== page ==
Many people still overlook Pioneer Ridge, Carmichael said. He and his crew were able to make a series of runs down untracked trails in relative solitude.
"I had great powder runs right under the lift," he said. "We moved one run over, then one run over and another run over. It was a blast to make a few runs with my friends."
A record snow year seemed unlikely at Thanksgiving.
The ski area announced Nov. 15 that insufficient natural snow and mild temperatures that didn't permit snowmaking forced it to postpone opening day from Nov. 21 to Nov. 30.
Meteorologists were saying that the warm ocean current known as La NiÃ±a was making a mild winter a likelihood.
"The odds strongly favor above-normal temperatures this winter close to the Wyoming border," National Weather Service meteorologist Jim Pringle said Nov. 20.
Local weather observer Art Judson reported a high temperature of 65 degrees Nov. 20. Strangely, that was the day the weather pendulum began to swing back to its typical arc.
The ski area recorded 10 inches of snow at mid-mountain Nov. 21, and although eager skiers and snowboarders could not have known, Steamboat had launched its assault on the record books.
November finished with a modest 23 inches at mid-mountain, but December 2007 saw measurable snowfall on 26 of 31 days, including streaks of 11 days from Dec. 6 to 16 and 13 days from Dec. 19 to 31.
Although no single daily snow event surpassed 11 inches in December, it ranked as the third-snowiest December on record, ski area spokesman Mike Lane said.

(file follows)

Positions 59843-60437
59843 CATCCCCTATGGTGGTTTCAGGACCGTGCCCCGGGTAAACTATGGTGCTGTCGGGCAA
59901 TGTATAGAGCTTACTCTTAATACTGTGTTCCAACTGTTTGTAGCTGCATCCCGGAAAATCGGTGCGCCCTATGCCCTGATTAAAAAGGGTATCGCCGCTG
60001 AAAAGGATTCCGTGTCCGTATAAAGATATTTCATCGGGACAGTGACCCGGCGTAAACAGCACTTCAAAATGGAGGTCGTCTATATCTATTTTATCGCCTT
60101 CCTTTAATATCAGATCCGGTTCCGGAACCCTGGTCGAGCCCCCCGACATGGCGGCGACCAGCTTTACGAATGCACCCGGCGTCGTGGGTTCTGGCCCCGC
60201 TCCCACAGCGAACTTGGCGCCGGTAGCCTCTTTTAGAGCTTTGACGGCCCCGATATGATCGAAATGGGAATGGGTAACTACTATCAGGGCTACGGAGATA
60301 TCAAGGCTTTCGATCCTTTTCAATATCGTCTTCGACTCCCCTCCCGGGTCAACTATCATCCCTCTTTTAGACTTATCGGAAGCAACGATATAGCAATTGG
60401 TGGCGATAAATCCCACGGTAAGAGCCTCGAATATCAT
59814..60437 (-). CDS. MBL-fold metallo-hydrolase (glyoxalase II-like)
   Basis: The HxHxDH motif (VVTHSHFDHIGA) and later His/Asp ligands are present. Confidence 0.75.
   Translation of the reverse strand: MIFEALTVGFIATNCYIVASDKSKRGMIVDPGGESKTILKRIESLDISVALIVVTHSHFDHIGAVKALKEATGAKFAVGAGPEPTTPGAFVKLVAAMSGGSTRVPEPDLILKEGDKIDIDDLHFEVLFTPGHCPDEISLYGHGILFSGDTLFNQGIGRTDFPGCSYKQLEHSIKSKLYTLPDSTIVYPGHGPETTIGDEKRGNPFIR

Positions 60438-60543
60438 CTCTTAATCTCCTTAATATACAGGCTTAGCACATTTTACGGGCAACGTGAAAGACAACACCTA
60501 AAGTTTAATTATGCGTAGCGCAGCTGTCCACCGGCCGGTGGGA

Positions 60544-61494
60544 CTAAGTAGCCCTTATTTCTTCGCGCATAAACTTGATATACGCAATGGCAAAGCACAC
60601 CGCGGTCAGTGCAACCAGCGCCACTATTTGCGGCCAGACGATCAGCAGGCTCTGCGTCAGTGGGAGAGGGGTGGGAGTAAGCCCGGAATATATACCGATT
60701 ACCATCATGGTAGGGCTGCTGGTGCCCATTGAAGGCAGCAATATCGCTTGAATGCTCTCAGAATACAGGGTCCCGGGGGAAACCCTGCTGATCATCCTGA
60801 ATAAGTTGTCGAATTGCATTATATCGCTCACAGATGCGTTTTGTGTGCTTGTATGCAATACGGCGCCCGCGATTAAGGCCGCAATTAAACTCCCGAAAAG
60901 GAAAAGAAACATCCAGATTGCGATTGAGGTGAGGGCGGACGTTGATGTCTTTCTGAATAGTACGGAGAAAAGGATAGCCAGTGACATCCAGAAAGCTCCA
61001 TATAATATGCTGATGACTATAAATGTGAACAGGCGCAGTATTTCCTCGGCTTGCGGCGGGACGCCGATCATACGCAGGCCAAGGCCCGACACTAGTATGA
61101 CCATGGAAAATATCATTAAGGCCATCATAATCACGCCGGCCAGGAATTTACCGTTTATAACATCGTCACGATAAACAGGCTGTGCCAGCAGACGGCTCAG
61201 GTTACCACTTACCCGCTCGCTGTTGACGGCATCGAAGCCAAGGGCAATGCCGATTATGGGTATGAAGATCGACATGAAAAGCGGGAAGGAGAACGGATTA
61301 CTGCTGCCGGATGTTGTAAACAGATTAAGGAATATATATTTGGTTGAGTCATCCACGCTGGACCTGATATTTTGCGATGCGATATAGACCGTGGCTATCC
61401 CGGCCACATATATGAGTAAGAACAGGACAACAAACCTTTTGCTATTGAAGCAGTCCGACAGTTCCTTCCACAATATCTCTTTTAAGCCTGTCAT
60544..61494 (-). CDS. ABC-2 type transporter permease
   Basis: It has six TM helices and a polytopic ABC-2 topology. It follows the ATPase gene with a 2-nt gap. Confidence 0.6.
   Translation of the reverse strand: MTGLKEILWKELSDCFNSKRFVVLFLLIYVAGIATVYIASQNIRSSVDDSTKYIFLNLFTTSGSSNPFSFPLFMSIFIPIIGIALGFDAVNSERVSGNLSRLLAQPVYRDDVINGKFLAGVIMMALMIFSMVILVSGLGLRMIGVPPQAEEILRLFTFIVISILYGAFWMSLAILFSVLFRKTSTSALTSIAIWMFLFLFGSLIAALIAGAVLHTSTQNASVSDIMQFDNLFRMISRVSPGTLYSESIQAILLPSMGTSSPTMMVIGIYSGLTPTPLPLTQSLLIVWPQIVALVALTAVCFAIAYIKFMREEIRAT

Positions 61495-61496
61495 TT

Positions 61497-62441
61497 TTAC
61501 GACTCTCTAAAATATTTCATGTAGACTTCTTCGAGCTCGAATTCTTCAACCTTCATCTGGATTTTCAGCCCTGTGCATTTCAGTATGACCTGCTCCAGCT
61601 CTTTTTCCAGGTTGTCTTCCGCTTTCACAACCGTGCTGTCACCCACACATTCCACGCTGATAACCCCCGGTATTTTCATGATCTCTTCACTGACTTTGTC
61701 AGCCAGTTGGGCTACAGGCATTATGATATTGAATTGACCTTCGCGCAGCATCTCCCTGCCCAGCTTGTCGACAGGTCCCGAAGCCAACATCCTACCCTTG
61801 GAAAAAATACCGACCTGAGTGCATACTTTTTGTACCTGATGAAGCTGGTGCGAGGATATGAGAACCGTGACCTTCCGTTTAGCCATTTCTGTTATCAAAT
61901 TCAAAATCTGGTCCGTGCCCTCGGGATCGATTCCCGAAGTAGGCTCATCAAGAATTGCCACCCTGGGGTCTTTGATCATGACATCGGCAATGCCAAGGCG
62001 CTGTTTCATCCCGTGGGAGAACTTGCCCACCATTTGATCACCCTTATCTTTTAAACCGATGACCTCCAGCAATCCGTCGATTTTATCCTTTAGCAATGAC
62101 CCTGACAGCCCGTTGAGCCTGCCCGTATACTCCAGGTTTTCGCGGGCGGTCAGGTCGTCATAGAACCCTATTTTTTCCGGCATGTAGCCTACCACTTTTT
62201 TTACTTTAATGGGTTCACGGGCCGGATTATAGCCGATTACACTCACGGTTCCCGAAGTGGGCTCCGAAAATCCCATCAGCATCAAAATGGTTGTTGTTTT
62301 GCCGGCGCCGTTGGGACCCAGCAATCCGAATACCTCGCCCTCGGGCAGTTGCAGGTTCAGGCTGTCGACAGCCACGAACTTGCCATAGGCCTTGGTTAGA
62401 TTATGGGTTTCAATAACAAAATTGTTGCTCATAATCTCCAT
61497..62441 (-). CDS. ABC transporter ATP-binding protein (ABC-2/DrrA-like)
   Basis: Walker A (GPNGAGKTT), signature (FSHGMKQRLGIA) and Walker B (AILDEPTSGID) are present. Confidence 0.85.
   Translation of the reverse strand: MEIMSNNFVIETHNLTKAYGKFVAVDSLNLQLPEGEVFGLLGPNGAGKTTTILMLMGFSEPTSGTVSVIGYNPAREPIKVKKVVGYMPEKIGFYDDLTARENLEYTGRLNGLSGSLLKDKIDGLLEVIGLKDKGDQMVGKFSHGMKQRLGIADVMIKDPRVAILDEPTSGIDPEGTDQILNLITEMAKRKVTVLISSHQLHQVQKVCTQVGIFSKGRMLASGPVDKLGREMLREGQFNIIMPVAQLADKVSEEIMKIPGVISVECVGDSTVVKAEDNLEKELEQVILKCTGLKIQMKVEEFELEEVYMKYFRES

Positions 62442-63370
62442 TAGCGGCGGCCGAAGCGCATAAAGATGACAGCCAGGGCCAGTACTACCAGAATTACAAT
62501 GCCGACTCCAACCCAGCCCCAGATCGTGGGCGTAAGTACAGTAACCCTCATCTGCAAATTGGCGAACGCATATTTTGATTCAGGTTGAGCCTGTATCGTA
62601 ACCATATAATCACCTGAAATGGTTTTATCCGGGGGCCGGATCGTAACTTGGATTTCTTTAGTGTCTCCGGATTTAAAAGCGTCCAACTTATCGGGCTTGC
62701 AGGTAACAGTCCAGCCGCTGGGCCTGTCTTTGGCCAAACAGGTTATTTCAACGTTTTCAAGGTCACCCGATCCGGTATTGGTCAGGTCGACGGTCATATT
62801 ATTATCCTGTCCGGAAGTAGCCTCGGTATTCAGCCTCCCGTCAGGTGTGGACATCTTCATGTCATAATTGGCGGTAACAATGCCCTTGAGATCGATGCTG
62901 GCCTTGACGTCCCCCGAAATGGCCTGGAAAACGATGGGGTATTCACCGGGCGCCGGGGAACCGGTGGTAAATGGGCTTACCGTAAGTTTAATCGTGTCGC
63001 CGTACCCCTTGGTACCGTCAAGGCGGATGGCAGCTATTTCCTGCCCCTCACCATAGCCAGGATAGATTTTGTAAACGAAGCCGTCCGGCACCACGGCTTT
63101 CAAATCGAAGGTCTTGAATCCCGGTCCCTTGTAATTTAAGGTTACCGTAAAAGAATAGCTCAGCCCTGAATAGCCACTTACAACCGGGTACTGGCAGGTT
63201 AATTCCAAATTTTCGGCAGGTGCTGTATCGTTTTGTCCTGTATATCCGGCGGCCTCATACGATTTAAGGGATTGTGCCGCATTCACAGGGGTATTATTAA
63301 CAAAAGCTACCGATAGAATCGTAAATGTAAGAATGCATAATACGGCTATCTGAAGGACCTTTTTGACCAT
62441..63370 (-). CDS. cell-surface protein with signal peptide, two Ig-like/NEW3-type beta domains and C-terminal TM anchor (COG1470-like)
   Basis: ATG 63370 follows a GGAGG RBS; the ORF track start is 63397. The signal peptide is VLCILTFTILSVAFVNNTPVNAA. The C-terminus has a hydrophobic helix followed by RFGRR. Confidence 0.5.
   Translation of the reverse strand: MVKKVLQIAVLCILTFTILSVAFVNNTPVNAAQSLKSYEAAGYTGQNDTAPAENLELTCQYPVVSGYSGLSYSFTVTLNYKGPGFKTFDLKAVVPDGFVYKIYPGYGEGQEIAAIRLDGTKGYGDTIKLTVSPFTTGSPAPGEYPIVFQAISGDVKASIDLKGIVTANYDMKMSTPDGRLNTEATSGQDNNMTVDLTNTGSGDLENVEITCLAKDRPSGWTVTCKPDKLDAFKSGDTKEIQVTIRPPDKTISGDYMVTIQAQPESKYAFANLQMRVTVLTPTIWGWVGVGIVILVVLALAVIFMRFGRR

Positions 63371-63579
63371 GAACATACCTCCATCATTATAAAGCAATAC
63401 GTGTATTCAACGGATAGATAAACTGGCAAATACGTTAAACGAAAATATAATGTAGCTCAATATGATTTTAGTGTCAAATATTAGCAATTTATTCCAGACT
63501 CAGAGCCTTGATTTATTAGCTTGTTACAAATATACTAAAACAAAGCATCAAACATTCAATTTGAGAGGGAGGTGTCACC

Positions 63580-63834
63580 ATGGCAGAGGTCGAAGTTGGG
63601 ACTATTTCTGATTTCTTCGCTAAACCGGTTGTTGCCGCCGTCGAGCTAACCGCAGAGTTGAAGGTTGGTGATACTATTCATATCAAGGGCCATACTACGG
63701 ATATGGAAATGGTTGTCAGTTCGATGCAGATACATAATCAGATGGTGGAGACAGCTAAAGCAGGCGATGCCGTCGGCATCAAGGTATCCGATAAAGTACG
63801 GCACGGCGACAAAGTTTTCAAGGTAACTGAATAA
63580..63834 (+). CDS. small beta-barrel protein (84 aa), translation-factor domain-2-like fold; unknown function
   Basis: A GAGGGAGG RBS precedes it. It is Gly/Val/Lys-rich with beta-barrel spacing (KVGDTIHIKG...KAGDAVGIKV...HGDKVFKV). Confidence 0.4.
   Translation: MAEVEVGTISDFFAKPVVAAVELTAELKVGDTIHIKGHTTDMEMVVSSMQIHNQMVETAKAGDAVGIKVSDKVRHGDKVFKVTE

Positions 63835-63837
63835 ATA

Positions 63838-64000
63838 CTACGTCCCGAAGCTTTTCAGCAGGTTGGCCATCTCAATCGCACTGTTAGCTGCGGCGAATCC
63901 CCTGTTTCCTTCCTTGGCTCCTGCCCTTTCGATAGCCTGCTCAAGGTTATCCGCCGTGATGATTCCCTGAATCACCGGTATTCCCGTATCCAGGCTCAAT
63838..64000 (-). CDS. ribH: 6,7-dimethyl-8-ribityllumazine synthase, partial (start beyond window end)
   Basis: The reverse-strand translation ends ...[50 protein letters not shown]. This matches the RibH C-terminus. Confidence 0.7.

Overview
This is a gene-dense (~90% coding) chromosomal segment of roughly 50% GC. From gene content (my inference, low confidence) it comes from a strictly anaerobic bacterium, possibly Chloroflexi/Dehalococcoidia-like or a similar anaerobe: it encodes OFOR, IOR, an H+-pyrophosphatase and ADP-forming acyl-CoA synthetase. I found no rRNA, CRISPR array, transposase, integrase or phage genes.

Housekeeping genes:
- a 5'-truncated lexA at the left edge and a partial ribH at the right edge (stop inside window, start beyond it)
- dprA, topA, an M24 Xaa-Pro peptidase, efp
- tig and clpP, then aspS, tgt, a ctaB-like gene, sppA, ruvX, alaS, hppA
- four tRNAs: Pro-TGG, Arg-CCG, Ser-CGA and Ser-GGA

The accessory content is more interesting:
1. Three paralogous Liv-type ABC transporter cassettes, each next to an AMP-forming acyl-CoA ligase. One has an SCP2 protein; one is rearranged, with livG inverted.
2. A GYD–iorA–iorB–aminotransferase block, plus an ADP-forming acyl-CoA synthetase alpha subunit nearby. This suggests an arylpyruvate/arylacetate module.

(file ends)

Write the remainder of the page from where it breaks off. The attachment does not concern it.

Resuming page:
January typically is the snowiest month in Steamboat, and January 2008 produced the biggest powder day of the season thus far. Twenty-five inches of absolute fluff was measured at the summit of Storm Peak on Jan. 10.
The snow didn't stop falling, and longtime Steamboat skier Andy Hogrefe remembers Jan. 11 as the day John Kole, owner of One Stop Ski Shop, offered to close the store for a powder day.
While the boss went skiing, Hogrefe stayed behind to greet customers.
"I wanted to go up on the mountain, but I knew I had a chance to ski with my son on Saturday," he said.
The weekend didn't disappoint - another 22 inches of snow fell.
That second week in January marked a remarkable period in which Steamboat recorded 7 feet of fresh snow in 7 days from Jan. 8 to 14.
January's powder also brought tragedy to the ski area.
Jared Daniel, 22, of Auburn, Mass., and Mark Joseph Stout, 45, of Ottsville, Pa., both died of apparent suffocation in separate incidents in Park. Both men died after they fell into tree wells filled with light snow. The two fatal incidents happened within 10 days of one another.
February completed back-to-back-to-back 100-inch snowfall months for Steamboat with 104 inches of snowfall and the second-snowiest February on record.
March has unfolded at a more measured pace in spite of 14 days of snow in the first three weeks of the month. The monthly total as of Friday was 51 inches at mid-mountain.
This ski season isn't over, and history tells us April can make a difference.
During the old record season of 1996-97, February supplied just 36 inches of snow and March chimed in with a skimpy 24 inches. April 1997 rebounded with 55.5 inches to break the previous record.
Steamboat skiers and riders have just six days in April to enjoy this year, but if this winter has taught them anything, it is to keep the faith.